Compensation blues

Jeff Bussgang, a general partner at IDG Ventures Boston, recently conducted an informal survey of about 40 VCs who have been in the venture business for six to 10 years. The results were startling. The majority of the venture capitalists surveyed said they work at firms that have never returned money to investors, which means they have never received a carry check. Every dollar they have made in the last decade has come from management fees.

This new reality—the shortage of carry in the venture capital world—has some VCs looking for another exit: the front door.

Industry watchers observe that venture capital is in danger of turning into a salary-centric business in which firms with the biggest funds and fattest management fees can attract talented partners based on pay rather than fund performance.

“It’s not as uncommon as you think for fairly senior general partners, with 10 years of experience, to have never received a carry check,” writes Bussgang on his blog ( “And if they’re only working for salary, then another VC fund that offers them a bigger salary can poach them away.”

Free agents

VCs were once motivated solely by performance and the millions they could make by nurturing a startup and taking it public. But with the IPO window tight for most of this decade and opportunities for big exits exceedingly scarce, VCs seem to be more willing to test the free-agent market.

For example, Scott Darling moved from Intel Capital, which typically offers a lower base salary in favor of performance incentives, to Frazier Technology Partners. And we’ve noticed a number of moves from small funds to large funds, which pay more than their smaller counterparts (see chart: Annual base salary for GPs). Mike Scanlin went from Sierra Ventures, which last year closed a $377 million fund, to Battery Ventures, which operates a $450 million fund. Yoni Cheifetz left Star Ventures, which last raised a fund focused on Israel in 2001, for Lightspeed Venture Partners, which raised a $475 million fund last year. And after nine years, Phil Sanderson left WaldenVC, which hasn’t raised a new fund since 2000, for newly formed IDG Ventures SF. (All of those VCs declined to comment on whether compensation was the key factor in their decision to switch firms.)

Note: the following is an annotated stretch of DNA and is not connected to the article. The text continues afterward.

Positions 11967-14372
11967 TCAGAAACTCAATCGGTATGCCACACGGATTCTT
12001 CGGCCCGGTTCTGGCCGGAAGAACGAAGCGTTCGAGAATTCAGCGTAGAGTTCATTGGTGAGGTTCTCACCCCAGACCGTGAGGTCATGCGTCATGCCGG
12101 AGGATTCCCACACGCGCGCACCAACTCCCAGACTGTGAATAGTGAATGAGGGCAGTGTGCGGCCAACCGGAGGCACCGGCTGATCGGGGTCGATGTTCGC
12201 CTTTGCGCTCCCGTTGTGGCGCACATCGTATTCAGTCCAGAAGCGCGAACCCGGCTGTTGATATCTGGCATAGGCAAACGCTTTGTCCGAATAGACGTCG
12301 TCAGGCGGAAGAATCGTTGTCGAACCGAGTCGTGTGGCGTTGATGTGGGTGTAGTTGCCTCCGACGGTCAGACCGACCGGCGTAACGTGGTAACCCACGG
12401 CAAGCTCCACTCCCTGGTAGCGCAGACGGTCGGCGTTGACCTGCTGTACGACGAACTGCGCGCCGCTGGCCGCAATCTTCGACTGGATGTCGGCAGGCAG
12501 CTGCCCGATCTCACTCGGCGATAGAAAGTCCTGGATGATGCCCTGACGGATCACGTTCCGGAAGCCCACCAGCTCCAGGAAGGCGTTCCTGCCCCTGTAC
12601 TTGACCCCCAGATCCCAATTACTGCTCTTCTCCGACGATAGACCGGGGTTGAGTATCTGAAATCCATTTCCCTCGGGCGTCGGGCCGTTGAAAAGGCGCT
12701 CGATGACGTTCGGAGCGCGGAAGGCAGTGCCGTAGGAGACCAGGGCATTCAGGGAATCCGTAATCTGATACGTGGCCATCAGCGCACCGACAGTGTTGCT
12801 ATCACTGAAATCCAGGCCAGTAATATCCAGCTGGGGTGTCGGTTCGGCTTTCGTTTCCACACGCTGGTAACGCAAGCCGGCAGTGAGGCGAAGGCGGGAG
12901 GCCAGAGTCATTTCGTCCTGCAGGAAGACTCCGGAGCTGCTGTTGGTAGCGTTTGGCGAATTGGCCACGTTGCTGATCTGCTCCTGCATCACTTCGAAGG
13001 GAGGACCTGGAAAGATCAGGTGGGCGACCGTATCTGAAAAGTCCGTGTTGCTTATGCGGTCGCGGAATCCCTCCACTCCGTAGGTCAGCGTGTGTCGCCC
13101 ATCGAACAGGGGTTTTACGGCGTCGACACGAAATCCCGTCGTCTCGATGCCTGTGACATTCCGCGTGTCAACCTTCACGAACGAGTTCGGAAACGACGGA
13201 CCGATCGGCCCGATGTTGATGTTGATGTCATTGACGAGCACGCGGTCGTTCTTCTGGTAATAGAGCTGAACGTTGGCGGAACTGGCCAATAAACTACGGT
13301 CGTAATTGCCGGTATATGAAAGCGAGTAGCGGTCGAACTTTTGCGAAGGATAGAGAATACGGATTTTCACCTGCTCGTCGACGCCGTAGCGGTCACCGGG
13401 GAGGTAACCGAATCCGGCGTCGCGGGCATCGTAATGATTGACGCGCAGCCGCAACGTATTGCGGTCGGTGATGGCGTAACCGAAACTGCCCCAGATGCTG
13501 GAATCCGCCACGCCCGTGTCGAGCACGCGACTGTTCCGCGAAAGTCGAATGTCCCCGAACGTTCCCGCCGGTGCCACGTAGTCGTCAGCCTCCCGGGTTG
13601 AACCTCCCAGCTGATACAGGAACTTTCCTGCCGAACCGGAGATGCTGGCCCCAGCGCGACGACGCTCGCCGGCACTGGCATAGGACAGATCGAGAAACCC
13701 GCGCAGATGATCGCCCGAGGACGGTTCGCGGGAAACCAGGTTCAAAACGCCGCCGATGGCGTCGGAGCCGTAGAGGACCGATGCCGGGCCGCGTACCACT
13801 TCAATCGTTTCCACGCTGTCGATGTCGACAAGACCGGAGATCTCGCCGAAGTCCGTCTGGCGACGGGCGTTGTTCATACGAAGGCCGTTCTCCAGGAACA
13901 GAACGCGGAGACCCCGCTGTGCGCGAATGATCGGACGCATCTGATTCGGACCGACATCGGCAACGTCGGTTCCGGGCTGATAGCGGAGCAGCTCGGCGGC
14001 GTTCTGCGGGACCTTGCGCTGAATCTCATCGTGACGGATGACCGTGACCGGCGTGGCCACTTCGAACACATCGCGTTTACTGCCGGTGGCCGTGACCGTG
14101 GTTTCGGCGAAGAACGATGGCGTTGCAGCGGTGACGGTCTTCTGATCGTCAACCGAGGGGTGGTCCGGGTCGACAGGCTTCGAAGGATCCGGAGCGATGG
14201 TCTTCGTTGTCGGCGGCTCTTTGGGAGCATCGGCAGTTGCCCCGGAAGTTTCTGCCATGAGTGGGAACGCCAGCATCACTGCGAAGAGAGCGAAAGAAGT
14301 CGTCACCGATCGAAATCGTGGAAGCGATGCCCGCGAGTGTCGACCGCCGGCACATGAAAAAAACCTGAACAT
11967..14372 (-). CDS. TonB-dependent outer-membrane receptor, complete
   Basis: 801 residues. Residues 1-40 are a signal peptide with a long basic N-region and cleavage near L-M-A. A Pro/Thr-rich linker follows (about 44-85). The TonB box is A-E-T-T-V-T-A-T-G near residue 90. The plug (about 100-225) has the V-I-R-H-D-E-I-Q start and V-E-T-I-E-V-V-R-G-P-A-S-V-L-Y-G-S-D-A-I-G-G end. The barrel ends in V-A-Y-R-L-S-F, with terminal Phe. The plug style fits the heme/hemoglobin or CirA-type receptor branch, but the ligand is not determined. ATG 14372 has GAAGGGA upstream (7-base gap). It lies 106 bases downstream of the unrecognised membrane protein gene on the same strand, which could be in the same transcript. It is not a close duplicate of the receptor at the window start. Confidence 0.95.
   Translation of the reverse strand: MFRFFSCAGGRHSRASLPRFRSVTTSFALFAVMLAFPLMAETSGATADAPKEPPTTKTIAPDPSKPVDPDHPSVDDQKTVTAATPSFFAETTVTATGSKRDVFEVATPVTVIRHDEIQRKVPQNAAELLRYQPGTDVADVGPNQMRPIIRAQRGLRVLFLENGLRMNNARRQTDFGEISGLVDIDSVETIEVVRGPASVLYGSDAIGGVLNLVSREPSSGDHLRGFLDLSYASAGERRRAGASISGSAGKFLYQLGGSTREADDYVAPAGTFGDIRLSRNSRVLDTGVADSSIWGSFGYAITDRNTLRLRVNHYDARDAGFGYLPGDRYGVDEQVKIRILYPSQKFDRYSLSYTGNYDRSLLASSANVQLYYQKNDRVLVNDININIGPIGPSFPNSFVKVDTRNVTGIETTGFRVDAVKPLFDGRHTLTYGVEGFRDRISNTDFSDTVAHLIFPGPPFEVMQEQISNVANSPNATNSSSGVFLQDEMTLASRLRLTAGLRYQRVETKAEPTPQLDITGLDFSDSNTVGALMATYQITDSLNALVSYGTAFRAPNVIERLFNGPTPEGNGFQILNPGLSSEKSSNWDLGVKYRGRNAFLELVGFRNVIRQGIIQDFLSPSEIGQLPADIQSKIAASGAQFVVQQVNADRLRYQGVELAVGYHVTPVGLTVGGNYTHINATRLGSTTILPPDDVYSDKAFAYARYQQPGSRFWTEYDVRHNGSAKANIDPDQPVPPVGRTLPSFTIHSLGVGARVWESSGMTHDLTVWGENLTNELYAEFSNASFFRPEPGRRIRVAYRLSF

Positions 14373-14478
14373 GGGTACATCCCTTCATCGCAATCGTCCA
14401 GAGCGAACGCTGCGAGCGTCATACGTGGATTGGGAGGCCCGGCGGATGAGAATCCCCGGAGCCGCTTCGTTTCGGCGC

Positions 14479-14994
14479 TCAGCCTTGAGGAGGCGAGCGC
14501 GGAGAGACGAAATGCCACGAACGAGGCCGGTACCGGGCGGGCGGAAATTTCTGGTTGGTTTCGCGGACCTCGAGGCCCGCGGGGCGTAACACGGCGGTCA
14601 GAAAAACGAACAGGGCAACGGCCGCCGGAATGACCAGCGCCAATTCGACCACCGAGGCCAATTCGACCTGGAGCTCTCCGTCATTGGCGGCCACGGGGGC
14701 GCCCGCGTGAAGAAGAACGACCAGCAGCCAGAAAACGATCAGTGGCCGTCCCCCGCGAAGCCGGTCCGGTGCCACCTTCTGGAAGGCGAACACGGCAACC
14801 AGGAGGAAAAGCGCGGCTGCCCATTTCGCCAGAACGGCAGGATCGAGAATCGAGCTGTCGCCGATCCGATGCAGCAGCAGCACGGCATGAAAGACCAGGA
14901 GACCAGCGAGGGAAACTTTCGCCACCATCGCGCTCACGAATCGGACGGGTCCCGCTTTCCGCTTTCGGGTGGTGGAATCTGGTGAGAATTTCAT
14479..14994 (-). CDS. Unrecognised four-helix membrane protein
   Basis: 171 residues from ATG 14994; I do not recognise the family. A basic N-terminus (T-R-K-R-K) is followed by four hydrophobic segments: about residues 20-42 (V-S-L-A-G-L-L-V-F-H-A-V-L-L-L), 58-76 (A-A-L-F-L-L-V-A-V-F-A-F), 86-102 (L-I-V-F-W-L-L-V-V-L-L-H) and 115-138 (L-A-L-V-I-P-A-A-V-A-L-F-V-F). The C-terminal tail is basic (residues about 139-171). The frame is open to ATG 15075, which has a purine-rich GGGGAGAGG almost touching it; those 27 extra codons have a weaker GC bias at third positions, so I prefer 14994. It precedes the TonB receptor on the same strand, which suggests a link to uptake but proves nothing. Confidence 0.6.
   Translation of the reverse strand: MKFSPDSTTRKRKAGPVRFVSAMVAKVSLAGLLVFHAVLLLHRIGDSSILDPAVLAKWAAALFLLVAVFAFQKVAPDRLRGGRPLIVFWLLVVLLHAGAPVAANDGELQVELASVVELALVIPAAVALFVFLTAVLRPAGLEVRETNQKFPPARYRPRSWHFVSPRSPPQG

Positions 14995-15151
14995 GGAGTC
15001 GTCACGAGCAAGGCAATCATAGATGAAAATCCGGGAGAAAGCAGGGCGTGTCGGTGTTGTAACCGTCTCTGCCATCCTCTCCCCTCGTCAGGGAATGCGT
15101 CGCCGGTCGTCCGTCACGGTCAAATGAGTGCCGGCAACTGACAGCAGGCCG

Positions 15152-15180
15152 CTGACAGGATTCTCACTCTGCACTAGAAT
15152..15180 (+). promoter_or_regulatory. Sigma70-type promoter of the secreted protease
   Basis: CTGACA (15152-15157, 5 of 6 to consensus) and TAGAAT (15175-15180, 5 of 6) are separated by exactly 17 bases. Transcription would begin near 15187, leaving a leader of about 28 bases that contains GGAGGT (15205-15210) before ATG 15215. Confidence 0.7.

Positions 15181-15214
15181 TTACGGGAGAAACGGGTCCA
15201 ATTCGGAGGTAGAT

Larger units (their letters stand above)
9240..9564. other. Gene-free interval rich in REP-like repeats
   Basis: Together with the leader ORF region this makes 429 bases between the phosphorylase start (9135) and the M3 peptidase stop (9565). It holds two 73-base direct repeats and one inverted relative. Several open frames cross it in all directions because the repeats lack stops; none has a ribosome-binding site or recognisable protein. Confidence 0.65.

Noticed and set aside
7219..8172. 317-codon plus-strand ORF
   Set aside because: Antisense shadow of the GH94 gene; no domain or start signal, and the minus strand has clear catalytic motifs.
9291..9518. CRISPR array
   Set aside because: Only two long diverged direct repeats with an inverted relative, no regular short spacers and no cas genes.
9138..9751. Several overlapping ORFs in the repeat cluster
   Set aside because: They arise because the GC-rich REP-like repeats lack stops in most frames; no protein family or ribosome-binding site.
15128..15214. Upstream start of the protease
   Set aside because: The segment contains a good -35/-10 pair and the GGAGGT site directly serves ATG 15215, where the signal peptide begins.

It’s not as uncommon as you think for fairly senior general partners, with 10 years of experience, to have never received a carry check.”

Jeff Busgang, General Partner, IDG Ventures Boston

Some venture capitalists are leaving the trade altogether, griping that there just isn’t enough money to be made. Peter Rip, a general partner at Crosslink Capital, recalls a 2005 dinner conversation that presaged today’s flurry of firm-jumping:

“Two of these guys were partners at firms. They were both complaining that venture capital is evolving into a fee-based business, due to the shortage of liquidity events. One was saying how difficult it is to lure new partners, because $2 million a year just isn’t enough to get the people you want.”

Although one of those VCs is still in the business, the other left venture and started a hedge fund, Rip says.

In what might be a prelude to a brain drain, some VCs are getting out of the industry because they feel they can make more in other pursuits. “Unequivocally, I think VCs might find better opportunities in other businesses,” says Jon Holman, president of the Holman Group, an executive-recruiting company that has conducted partner searches for a number of leading venture firms. “Without a liquidity market, sooner or later some VCs have to think of doing something else for a living. It’s very true that there are a number of venture guys who are ‘loose’ at the moment.”

Some people, such as Bill Stensrud, a former managing director at Enterprise Partners, and Aneel Bhusri of Greylock, are returning to their entrepreneurial roots. Bhusri is still in the venture game, but he recently co-founded a company with his mentor, Dave Duffield, who had a huge success with PeopleSoft. Together they’re running a new software company called Workday.

Stensrud, meanwhile, has pulled out of venture entirely. After making the Forbes Midas List with investments in winning startups such as Juniper Networks and Paradyne Corp., he left Enterprise at the end of last year and is now CEO and chairman of online content company Muze. “I spent 30 years as an entrepreneur and nine as a VC,” he explains. “I decided I’d be happier as an entrepreneur working with smaller companies.”

Despite his success as an investor, Stensrud believes the VC industry is seriously challenged. “Venture opportunities are much tougher to harvest today,” he says. “I think technology is starting to look like the auto industry. In a few years there will only be five or six major players with a supply chain underneath. Some firms will make money, but the industry as a whole will continue to disappoint investors.”